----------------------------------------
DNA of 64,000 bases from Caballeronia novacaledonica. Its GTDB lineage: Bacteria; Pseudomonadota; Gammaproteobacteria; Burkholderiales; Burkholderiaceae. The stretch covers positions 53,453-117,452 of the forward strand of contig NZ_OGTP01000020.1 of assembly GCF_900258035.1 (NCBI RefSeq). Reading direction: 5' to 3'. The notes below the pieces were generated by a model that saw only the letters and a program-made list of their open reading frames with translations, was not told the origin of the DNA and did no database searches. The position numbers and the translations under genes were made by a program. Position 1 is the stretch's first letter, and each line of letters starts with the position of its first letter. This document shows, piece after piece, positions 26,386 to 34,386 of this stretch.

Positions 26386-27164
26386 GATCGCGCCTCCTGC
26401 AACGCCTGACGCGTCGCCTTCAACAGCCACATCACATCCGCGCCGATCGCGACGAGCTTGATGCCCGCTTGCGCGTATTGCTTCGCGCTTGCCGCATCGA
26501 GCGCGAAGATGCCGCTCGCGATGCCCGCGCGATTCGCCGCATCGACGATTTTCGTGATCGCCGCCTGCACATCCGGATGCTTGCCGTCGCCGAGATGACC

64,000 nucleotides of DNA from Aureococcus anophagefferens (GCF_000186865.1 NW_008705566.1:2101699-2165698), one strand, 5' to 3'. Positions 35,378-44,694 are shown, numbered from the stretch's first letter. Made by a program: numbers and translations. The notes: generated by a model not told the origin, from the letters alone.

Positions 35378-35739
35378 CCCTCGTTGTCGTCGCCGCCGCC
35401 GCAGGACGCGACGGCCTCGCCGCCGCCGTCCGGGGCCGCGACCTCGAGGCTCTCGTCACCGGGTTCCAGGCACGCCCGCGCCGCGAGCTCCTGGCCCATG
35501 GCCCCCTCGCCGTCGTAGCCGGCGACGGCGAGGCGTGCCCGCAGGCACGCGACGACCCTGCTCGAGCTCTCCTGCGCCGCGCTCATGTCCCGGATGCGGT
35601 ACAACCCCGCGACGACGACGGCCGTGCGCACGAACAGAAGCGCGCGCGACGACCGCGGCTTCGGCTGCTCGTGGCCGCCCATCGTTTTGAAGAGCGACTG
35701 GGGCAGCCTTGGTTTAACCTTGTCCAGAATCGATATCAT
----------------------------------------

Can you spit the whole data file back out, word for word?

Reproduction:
DNA of 64,000 bases from Caballeronia novacaledonica. Its GTDB lineage: Bacteria; Pseudomonadota; Gammaproteobacteria; Burkholderiales; Burkholderiaceae. The stretch covers positions 53,453-117,452 of the forward strand of contig NZ_OGTP01000020.1 of assembly GCF_900258035.1 (NCBI RefSeq). Reading direction: 5' to 3'. The notes below the pieces were generated by a model that saw only the letters and a program-made list of their open reading frames with translations, was not told the origin of the DNA and did no database searches. The position numbers and the translations under genes were made by a program. Position 1 is the stretch's first letter, and each line of letters starts with the position of its first letter. This document shows, piece after piece, positions 26,386 to 34,386 of this stretch.

Positions 26386-27164
26386 GATCGCGCCTCCTGC
26401 AACGCCTGACGCGTCGCCTTCAACAGCCACATCACATCCGCGCCGATCGCGACGAGCTTGATGCCCGCTTGCGCGTATTGCTTCGCGCTTGCCGCATCGA
26501 GCGCGAAGATGCCGCTCGCGATGCCCGCGCGATTCGCCGCATCGACGATTTTCGTGATCGCCGCCTGCACATCCGGATGCTTGCCGTCGCCGAGATGACC

64,000 nucleotides of DNA from Aureococcus anophagefferens (GCF_000186865.1 NW_008705566.1:2101699-2165698), one strand, 5' to 3'. Positions 35,378-44,694 are shown, numbered from the stretch's first letter. Made by a program: numbers and translations. The notes: generated by a model not told the origin, from the letters alone.

Positions 35378-35739
35378 CCCTCGTTGTCGTCGCCGCCGCC
35401 GCAGGACGCGACGGCCTCGCCGCCGCCGTCCGGGGCCGCGACCTCGAGGCTCTCGTCACCGGGTTCCAGGCACGCCCGCGCCGCGAGCTCCTGGCCCATG
35501 GCCCCCTCGCCGTCGTAGCCGGCGACGGCGAGGCGTGCCCGCAGGCACGCGACGACCCTGCTCGAGCTCTCCTGCGCCGCGCTCATGTCCCGGATGCGGT
35601 ACAACCCCGCGACGACGACGGCCGTGCGCACGAACAGAAGCGCGCGCGACGACCGCGGCTTCGGCTGCTCGTGGCCGCCCATCGTTTTGAAGAGCGACTG
35701 GGGCAGCCTTGGTTTAACCTTGTCCAGAATCGATATCAT